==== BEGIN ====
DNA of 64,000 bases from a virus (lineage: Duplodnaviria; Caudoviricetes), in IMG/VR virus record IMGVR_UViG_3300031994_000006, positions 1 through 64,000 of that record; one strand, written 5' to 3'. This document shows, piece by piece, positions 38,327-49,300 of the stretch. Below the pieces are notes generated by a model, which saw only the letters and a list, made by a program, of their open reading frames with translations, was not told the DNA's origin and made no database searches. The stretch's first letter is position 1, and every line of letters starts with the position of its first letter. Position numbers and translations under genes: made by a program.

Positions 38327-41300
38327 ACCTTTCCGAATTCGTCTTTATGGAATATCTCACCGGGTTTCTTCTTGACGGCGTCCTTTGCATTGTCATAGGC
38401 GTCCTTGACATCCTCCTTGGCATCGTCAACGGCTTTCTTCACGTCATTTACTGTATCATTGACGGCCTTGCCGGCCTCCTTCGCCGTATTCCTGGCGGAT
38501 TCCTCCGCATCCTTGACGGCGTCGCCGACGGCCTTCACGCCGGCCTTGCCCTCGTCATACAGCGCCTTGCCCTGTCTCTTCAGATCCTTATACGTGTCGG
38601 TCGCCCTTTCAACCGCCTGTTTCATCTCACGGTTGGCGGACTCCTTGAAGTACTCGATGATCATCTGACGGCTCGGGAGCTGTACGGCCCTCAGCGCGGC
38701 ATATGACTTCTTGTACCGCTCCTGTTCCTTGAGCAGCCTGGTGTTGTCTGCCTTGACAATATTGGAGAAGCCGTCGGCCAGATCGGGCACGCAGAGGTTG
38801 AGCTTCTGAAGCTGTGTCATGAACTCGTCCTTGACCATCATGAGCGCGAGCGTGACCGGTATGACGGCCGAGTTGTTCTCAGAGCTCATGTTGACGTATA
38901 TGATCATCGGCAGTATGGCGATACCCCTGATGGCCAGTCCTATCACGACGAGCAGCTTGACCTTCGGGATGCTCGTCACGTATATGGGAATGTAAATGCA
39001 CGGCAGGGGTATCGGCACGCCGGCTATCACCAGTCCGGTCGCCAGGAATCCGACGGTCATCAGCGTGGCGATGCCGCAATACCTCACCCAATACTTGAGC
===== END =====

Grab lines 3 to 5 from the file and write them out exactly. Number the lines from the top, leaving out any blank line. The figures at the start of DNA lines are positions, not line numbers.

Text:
38327 ACCTTTCCGAATTCGTCTTTATGGAATATCTCACCGGGTTTCTTCTTGACGGCGTCCTTTGCATTGTCATAGGC
38401 GTCCTTGACATCCTCCTTGGCATCGTCAACGGCTTTCTTCACGTCATTTACTGTATCATTGACGGCCTTGCCGGCCTCCTTCGCCGTATTCCTGGCGGAT
38501 TCCTCCGCATCCTTGACGGCGTCGCCGACGGCCTTCACGCCGGCCTTGCCCTCGTCATACAGCGCCTTGCCCTGTCTCTTCAGATCCTTATACGTGTCGG